An elderly mafia underboss charged in a union extortion scheme caught a break because of his age when a Brooklyn judge sentenced him to 15 months in prison Monday.
Benjamin “The Claw” Castellazzo, the underboss of the Colombo crime family according to the feds, argued through his lawyers that a lengthier prison sentence “could jeopardize his life” at age 86, given his various health problems.
“It could effectively turn into a death sentence,” defense lawyer Ilana Haramati said.
Brooklyn Federal Court Judge Hector Gonzalez shaved a year off the 27-month sentence prosecutors were asking for, telling the aging repeat offender, “Hopefully, this will be the end, but only time will tell.”
Castellazzo has already spent six months in jail after his indictment, and his lawyers said they worried the federal Bureau of Prisons wouldn’t be able to take deva of his health problems that include cardiac issues, a fight with prostate cancer and artery blockages that required emergency surgeries.
He described similar health issues when he was sentenced in an earlier extortion case in 2013.
“He did that then because he had real problems, and we’re doing that now because they’ve only gotten worse over the years,” Haramati said.
Gonzalez said he had to weigh Castellazzo’s lifelong commitment to organized crime against his health problems.
“It’s not an uncommon situation that when you’re dealing with organized crime organizations of this sort you’re going to see defendants who are up in age,” he said. “How do I grapple with that and how do I weigh that?”
Assistant U.S. Attorney Andrew Reich contended that as the underboss, Castellazzo was a “critical senior member” of the shakedown scheme.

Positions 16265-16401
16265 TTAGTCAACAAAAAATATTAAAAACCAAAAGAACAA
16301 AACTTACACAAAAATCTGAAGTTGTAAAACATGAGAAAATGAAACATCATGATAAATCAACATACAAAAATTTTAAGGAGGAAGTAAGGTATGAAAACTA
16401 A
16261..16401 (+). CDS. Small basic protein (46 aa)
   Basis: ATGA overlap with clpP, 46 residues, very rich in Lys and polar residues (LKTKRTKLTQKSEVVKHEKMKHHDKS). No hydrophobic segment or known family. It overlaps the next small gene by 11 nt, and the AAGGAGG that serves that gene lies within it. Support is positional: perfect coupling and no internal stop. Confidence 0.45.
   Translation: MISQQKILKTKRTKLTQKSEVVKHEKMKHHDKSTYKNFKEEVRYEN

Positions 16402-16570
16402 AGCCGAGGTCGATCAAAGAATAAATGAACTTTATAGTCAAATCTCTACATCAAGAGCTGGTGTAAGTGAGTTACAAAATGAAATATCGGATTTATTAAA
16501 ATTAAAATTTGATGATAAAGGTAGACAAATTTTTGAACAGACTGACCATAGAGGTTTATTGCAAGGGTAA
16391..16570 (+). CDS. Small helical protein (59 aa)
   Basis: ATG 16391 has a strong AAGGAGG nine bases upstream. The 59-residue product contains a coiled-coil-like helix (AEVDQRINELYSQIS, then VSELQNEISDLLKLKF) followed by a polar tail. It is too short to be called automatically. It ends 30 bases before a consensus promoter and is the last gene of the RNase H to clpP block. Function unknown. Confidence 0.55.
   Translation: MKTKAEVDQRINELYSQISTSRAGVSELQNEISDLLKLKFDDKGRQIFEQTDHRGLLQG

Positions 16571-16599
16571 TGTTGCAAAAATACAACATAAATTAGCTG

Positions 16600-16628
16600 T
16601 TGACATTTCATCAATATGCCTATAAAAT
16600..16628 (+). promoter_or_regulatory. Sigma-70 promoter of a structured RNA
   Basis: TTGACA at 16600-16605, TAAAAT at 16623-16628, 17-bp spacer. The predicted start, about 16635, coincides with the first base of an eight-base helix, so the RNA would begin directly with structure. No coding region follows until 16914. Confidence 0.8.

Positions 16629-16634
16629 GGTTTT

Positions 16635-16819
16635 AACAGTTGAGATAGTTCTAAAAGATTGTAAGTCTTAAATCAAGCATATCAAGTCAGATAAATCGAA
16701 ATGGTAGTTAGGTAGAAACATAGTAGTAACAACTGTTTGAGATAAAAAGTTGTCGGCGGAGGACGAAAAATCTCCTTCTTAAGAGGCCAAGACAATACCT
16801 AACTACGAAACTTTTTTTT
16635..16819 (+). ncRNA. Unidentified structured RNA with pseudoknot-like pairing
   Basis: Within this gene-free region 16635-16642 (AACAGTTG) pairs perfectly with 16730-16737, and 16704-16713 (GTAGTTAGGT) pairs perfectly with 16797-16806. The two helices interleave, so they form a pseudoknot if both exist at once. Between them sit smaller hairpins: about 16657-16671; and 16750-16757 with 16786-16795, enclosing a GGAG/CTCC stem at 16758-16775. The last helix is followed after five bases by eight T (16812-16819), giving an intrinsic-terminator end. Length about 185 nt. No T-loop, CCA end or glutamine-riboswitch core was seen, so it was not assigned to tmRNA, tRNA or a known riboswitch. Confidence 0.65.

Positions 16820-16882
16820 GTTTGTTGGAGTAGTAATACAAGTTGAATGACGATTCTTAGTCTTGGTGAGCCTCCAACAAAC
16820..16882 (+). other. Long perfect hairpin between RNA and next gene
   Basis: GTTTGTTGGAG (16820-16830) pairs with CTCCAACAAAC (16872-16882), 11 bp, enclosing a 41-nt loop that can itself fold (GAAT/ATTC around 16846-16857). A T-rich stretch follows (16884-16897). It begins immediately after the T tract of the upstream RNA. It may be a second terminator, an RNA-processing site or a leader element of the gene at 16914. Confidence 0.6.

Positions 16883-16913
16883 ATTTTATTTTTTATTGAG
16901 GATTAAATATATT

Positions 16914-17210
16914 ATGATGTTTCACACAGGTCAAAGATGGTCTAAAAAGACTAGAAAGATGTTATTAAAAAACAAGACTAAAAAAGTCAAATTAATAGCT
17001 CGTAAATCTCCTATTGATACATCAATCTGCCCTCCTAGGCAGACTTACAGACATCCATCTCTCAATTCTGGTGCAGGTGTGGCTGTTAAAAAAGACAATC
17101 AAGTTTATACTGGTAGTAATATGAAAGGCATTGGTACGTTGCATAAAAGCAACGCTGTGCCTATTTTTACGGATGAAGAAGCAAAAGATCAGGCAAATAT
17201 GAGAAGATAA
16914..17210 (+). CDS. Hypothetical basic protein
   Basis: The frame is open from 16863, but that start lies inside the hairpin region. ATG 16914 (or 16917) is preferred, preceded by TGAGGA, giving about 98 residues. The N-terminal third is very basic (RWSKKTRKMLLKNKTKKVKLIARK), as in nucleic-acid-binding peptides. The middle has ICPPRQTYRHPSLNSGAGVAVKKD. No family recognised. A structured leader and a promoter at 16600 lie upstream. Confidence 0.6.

“It is clear that he has no interest in living a law-abiding life. He has shown that time and again,” Reich said. “The defendant has referred to his health each time he has been before a court in this district.”
Castellazzo also contended in court filings he’s broke despite his decades in organized crime, and that he might go homeless if he loses his federally subsidized senior housing in Manahawkin, N.J.
“He didn’t lose it while he was in [jail] for six months, but he was caught kind of on the brink there,” defense lawyer Michael Marinaccio said Monday.
Castellazzo was busted in a September 2021 takedown of the entire leadership of the Colombo crime family. The labor union shakedown at the heart of the indictment started in 2001, and by 2019 the crime family was trying to turn the Queens union, which represented construction workers in New York, New Jersey and Pennsylvania, into a mob-run operation.
He pleaded guilty to money laundering conspiracy in July.
All 14 defendants busted in the case have taken a plea, except for Colombo boss Andrew “Mush” Russo, who died in April 2022 at age 87.
One member of the scheme, Vincent “Vinny Unions” Ricciardo, pressured a high-ranking union official into paying a $2,600 monthly “pension” to the mob family for nearly 20 years — nearly $600,000 in total.
The Colombos also pressured a health fund associated with the union into picking mob-friendly vendors and paying $10,000 a month in tribute.
Castellazzo must surrender himself to federal prison authorities by March 22.
When asked outside the courtroom about how he got his “the Claw” nickname, he joked, “I was a carpenter.”